By Natalie Campisi Bankrate.com
WWR Article Summary (tl;dr) Before you consider becoming a landlord or Airbnb host you may want to consider a few important steps to limit liability. Those who have been there and made plenty of mistakes say, "put everything in writing, leave nothing to the imagination."
On a corner lot, surrounded by lush live oaks and Florida-style bungalows, sits Jonathan Wilson's first real estate investment: a 2,100-square-foot bone-colored duplex.
The area was a big draw for Wilson. Seminole Heights is part hipster and part historic, as one of Tampa's oldest neighborhoods and home to local breweries, art galleries and yoga studios.
Some 2,400 miles due west in the Mojave Desert is a multi-colored spectacle, called "Rancho de Colores," one of the most popular Airbnb listings in Joshua Tree, Calif.
The 1,500-square-foot, 3-bedroom house, painted in blazing reds, oranges and greens, stands out among the placid chestnut-colored playas of the desert. Popular among Pinterest and Instagram enthusiasts, it was conceived by artist Patrick Hasson.
Located on opposite coasts, in contrasting environments and rented out via different channels, these two properties share one important feature: they're both part of a long-term personal investment strategy.
Wilson and Hasson each wanted a way to create security for themselves in a time when few employers offer pensions and most people must rely on their own savings to keep them afloat in their later years.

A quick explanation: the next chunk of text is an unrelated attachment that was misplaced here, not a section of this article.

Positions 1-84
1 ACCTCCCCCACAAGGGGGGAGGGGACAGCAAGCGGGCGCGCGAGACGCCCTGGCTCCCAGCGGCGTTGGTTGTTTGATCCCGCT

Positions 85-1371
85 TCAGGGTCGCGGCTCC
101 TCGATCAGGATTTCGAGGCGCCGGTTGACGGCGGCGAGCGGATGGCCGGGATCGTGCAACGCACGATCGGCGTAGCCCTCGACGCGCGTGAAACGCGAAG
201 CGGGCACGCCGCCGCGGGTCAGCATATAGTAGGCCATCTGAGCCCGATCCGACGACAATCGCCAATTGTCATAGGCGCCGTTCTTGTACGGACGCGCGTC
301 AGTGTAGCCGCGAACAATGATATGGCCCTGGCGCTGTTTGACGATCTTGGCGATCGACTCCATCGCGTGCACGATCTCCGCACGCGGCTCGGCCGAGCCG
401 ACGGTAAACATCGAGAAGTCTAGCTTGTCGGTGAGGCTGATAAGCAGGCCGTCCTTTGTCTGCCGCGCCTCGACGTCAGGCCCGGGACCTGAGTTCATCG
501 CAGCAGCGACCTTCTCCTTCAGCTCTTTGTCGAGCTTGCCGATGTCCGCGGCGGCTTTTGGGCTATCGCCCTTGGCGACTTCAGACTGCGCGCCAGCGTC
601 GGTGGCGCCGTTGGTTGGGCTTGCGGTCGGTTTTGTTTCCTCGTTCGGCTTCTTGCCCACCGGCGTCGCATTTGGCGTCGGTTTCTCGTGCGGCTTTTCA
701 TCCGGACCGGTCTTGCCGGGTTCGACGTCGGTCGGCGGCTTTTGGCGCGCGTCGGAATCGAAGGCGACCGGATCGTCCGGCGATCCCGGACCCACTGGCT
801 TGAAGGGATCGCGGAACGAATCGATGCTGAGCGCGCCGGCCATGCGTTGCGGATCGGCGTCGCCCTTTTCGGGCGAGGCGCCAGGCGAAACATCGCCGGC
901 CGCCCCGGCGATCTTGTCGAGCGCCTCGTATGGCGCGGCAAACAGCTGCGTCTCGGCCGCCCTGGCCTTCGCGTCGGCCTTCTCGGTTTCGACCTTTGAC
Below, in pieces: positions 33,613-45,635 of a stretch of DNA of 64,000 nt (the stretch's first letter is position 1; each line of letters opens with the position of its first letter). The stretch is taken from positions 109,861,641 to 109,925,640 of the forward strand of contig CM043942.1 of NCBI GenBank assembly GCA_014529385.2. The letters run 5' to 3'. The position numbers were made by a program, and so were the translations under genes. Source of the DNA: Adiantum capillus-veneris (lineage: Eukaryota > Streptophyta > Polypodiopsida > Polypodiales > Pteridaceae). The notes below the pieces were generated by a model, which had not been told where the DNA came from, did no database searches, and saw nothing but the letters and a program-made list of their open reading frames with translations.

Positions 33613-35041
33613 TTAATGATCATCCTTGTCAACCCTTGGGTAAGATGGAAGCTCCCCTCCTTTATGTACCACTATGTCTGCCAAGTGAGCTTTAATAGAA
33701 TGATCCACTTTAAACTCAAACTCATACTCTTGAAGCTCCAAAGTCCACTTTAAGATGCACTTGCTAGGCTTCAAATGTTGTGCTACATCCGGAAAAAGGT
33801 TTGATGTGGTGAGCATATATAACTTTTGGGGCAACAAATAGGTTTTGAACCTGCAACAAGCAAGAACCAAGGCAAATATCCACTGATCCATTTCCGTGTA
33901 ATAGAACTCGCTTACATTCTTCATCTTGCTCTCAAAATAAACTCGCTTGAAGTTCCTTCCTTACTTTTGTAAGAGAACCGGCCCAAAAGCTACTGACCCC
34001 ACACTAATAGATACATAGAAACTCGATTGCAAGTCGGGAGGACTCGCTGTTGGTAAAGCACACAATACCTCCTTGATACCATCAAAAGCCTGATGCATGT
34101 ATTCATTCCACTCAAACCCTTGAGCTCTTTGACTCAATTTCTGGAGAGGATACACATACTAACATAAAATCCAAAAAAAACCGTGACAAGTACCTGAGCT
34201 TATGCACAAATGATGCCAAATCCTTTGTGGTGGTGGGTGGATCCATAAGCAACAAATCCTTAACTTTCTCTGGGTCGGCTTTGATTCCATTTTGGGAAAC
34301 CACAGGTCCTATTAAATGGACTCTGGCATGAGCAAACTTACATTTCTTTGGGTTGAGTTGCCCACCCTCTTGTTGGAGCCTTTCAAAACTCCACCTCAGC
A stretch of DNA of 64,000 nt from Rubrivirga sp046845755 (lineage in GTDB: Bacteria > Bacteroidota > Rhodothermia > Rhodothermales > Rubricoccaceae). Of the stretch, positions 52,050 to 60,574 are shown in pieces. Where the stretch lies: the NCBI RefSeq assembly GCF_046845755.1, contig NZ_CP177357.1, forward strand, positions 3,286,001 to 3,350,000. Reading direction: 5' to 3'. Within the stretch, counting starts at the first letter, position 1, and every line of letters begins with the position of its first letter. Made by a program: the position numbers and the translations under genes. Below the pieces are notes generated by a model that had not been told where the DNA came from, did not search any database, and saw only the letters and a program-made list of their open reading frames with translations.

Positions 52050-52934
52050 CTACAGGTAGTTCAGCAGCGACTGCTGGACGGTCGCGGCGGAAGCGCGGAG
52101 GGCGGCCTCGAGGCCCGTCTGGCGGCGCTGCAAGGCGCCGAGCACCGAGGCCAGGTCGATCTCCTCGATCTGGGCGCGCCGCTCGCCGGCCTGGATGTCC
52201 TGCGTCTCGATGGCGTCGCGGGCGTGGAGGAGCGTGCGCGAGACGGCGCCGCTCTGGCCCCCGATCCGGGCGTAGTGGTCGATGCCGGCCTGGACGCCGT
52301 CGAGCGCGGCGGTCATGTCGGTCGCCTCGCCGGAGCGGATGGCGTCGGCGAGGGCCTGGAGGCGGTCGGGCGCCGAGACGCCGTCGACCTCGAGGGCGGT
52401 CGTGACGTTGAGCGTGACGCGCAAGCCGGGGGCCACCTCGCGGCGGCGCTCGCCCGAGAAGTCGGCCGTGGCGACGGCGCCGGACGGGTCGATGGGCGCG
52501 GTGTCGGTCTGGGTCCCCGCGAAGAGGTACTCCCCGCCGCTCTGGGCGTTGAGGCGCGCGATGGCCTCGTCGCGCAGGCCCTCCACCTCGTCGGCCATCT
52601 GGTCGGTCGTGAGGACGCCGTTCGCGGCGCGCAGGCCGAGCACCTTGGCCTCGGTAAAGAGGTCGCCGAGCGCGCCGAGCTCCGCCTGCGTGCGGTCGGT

"In 2013, I was living in Los Angeles. I realized then that I'd never be able to afford a house in L.A. unless I hit the lottery. I thought, 'I don't have a pension. I don't have a retirement. What do I do?' I had already been interested in Joshua Tree, so I started asking people how much they paid for their house," Hasson recounts. "I bought my first house in Joshua Tree for $73,000 in 2014. I was excited I had a house, but now what?"
An Airbnb in the desert Hasson batted around the idea of renting the house which, he figured, would bring in just enough to cover the $600 monthly mortgage payment. He wasn't keen on managing tenants, however, so he decided to try the Airbnb option.
The house he bought was once home to meth dealers, so to communicate that the house was under new ownership, and to deter meth seekers from stopping by, Hasson painted the house in vivid colors, using a rainbow theme throughout. Ironically, this eye-catching palette was a hit with Airbnb renters who wanted a great deal in a unique space.
The experiment worked. Airbnb was generating enough income that Hasson was able to buy a second house in Joshua Tree, on three acres of property, as well as a trailer.
He moved to Joshua Tree full-time in 2016 and now rents out the trailer, dubbed "The Color Trip Trailer," and continues to Airbnb what he calls Rancho de Colores, while living in his second house, which de named "Rancho El Reposo."
A duplex in a booming neighborhood Like Hasson, Wilson wanted to invest in real estate as a way to help secure his future. He knew he wanted to buy property that could accommodate him and a tenant, but he wasn't particular about what form that took, as long as the location was desirable and the price was right.
"I was very flexible in what I was looking for. I was looking for something that had a mother-in-law suite or an extra lot. And when this came up, it was a perfect fit," Wilson says.
Wilson originally offered $225,000 with no contingencies for the duplex with a two-car garage, but the owners passed in favor of a cash buyer. When that deal fell through, Wilson ended up getting the house for $210,000. It had tenants in place, so he was able to generate income from one unit immediately, while moving into the other unit.
He plans to convert the two-car garage into another rentable space, which would cost him about $30,000 and add approximately $150,000 in value, he estimates.